Projects on renewable heating and cooling
The projects section aims at tracking the ongoing projects in the area of renewable heating and cooling with focus on those which are funded at EU level. Available since 2019, this database currently includes more than 100 projects and it was officially presented during RHC ETIP’s annual conference 2019, in Helsinki.
Each project displays a logo, the project acronym, a short summary and information about patners and the corresponding funding programme. You can look for a specific project by using the filters listed on the side of this page!
The RHC-ETIP projects’ database is growing and by 2021 we will feature a robust collection of national and international projects on renewable heating and cooling. In line with this objective the possibility to submit projects via an online form is taking shape and will be available before the RHC ETIP annual conference 2020. For now, if you are interested in submitting a project, you can contact us via email@example.com.
Low Temperature, Urban Waste Heat into District Heating and Cooling Networks as a Clean Source of Thermal Energy
LIFE4HeatRecovery aims to demonstrate a new generation of highly efficient district heating (DH) networks. By means of reversible heat pumps used either for heat recovery or heat utilisation, the project’s networks will recover urban waste heat sources available at low temperature, i.e. lower than 40°C. This will be demonstrated both in district heating networks operated at conventional temperature (third generation, with supply temperatures of about 70- 90°C) and in DH networks operated at low temperature (fifth generation, with supply temperatures of about 15-25°C).
Waste Heat Recovery in Industrial Drying Processes
The overall objective of the DryFiciency project is to lead energy-intensive sectors of the European manufacturing industry to high energy efficiency and a reduction of fossil carbon emissions by means of waste heat recovery to foster competitiveness, improve security of energy supply and guarantee sustainable production in Europe. The project addresses three sectors, namely brick, pet care/feed and food industry. The results are however of major relevance for a number of other energy-intensive industries such as e.g. pulp and paper industry.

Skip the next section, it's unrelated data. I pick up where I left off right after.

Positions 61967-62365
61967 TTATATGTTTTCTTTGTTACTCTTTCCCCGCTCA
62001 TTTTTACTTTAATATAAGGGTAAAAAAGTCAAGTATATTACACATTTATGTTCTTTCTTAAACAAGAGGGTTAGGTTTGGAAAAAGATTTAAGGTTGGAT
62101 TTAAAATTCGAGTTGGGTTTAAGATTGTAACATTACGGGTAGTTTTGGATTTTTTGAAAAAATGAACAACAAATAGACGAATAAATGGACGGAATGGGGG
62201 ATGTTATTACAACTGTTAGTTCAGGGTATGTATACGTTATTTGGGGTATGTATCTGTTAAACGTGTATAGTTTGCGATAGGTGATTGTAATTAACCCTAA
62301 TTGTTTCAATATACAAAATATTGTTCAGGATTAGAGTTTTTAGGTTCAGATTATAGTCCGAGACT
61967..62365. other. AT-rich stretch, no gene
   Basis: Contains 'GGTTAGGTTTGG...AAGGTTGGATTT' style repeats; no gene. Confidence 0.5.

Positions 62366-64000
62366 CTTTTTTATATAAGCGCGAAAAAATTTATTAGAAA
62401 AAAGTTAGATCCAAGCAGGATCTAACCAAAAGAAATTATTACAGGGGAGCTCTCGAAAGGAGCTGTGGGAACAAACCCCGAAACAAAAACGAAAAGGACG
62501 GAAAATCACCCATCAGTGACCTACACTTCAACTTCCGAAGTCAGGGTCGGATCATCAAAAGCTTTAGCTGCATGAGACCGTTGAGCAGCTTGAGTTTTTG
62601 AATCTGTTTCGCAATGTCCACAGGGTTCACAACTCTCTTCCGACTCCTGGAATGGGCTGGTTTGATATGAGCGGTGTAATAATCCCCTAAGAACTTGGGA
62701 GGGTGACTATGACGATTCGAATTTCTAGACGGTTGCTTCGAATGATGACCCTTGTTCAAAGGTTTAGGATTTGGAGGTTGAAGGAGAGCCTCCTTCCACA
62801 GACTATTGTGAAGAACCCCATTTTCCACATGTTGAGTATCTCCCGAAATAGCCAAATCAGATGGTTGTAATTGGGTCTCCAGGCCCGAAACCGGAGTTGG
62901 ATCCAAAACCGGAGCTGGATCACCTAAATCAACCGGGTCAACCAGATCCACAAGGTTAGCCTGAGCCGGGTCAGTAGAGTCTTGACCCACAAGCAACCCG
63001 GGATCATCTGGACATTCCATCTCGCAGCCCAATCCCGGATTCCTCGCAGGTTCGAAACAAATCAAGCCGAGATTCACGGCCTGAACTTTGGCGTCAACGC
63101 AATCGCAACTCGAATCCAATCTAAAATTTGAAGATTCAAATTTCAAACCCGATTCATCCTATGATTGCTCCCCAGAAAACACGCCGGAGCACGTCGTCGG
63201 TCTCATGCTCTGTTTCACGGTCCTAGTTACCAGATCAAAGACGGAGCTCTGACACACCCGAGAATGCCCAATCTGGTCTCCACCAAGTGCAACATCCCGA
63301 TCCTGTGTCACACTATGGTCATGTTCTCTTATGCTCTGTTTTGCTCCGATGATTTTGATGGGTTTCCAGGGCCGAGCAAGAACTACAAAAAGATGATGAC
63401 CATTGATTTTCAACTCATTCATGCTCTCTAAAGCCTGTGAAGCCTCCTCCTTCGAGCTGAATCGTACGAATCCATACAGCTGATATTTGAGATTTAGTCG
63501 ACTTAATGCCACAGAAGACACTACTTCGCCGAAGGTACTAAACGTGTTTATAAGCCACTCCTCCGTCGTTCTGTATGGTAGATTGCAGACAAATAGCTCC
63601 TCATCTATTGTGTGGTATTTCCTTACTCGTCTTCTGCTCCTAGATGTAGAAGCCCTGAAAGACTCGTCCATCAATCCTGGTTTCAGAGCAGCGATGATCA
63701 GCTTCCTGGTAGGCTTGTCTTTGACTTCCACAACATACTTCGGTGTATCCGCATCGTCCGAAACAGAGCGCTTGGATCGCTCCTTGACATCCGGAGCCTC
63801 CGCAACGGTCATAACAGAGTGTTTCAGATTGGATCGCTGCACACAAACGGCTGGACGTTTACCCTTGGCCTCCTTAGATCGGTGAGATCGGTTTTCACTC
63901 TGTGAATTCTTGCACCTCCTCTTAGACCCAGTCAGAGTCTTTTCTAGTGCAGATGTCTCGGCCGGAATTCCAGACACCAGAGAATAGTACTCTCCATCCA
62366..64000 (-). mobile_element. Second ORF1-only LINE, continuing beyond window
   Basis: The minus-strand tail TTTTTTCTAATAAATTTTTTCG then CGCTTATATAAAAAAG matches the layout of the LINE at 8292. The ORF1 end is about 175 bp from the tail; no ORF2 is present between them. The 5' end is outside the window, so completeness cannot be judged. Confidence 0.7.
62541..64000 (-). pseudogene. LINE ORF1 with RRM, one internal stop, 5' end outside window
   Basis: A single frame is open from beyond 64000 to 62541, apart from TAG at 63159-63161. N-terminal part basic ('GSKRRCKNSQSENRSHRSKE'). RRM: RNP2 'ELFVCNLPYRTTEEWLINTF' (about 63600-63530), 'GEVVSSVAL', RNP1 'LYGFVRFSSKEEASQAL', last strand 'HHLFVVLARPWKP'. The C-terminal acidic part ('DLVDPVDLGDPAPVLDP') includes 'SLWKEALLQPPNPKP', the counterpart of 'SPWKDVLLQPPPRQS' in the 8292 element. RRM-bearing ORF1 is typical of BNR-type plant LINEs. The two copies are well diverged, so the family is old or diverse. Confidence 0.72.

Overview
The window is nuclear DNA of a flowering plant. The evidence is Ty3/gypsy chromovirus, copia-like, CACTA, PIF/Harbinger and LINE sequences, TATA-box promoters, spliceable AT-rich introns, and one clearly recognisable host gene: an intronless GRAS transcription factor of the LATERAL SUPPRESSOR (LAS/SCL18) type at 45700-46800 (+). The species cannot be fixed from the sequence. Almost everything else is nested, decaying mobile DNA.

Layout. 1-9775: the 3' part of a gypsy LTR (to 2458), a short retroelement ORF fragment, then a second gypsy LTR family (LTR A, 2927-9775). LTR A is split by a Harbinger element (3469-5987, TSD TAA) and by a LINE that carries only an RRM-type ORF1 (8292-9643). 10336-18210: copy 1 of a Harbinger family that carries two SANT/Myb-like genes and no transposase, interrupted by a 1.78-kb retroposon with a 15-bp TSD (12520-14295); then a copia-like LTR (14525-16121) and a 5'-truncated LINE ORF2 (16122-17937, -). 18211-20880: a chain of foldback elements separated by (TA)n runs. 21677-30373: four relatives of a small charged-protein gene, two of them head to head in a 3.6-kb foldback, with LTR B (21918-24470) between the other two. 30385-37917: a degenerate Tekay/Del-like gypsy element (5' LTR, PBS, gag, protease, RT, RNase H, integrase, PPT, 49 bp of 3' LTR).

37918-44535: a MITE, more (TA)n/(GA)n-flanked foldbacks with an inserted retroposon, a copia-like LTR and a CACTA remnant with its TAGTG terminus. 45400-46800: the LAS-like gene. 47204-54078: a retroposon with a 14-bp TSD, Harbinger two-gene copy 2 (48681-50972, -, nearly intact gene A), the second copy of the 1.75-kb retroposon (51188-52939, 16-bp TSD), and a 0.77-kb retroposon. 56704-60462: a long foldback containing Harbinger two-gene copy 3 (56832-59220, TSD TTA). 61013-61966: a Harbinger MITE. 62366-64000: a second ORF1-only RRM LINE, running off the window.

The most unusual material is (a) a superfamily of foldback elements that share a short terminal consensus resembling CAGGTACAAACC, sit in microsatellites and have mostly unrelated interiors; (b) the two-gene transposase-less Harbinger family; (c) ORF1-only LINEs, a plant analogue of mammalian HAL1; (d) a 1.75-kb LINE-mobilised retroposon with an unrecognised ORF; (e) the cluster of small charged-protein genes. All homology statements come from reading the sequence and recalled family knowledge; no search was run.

Production of Solid Sustainable Energy Carriers from Biomass by Means of Torrefaction
Torrefaction is considered worldwide as a promising key technology for boosting large-scale implementation of bioenergy. It involves heating biomass in the absence of oxygen to a temperature of 200 to 320 °C. As a result, the biomass looses all its moisture and becomes easy to grind and water resistant, which reduces the risk of spontaneous ignition and biological degradation and permits outdoor storage. By combining torrefaction with pelletisation or briquetting, biomass is converted into a high-energy-density commodity solid fuel or bioenergy carrier with superior properties in view of (long-distance) transport, handling and storage, and also in many major end-use applications (e.g., co-firing in pulverised-coal fired power plants, (co-)gasification in entrained-flow gasifiers and combustion in distributed pellet boilers. Moreover, torrefaction-based bioenergy carriers may form a good starting point for biorefinery routes.
Renewable residential heating with fast pyrolysis bio-oil